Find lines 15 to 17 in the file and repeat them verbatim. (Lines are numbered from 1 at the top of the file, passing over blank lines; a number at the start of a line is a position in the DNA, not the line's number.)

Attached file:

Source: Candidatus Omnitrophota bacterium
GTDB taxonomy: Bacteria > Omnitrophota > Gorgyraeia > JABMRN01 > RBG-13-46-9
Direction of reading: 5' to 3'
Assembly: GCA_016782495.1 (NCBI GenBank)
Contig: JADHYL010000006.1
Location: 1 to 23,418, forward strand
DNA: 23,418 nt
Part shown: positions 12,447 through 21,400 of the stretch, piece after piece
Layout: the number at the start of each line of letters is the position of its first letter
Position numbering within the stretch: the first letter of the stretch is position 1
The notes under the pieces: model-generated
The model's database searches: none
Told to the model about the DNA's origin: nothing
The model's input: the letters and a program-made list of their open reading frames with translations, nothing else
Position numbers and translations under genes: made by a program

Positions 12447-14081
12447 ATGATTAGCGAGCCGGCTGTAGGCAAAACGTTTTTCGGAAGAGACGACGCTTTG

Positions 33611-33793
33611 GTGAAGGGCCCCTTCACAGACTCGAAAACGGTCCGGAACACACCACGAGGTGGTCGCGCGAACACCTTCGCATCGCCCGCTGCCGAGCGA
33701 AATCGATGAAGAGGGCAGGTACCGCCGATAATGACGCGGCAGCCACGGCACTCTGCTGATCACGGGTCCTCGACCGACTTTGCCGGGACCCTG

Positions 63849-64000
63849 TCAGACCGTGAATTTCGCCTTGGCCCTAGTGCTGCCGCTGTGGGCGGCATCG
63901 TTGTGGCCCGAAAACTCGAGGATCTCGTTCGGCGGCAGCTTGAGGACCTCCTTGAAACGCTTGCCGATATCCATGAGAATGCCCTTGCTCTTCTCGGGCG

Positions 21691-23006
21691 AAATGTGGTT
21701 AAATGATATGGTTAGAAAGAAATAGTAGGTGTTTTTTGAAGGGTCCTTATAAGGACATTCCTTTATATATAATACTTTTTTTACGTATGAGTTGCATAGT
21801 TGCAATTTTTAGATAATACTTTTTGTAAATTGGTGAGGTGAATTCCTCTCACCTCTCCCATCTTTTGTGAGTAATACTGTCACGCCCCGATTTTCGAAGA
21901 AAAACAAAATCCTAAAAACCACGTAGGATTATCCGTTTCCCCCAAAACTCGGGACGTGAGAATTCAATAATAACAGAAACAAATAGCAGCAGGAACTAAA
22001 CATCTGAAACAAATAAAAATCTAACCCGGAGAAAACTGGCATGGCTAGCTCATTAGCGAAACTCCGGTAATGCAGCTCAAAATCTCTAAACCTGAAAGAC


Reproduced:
Position numbers and translations under genes: made by a program

Positions 12447-14081
12447 ATGATTAGCGAGCCGGCTGTAGGCAAAACGTTTTTCGGAAGAGACGACGCTTTG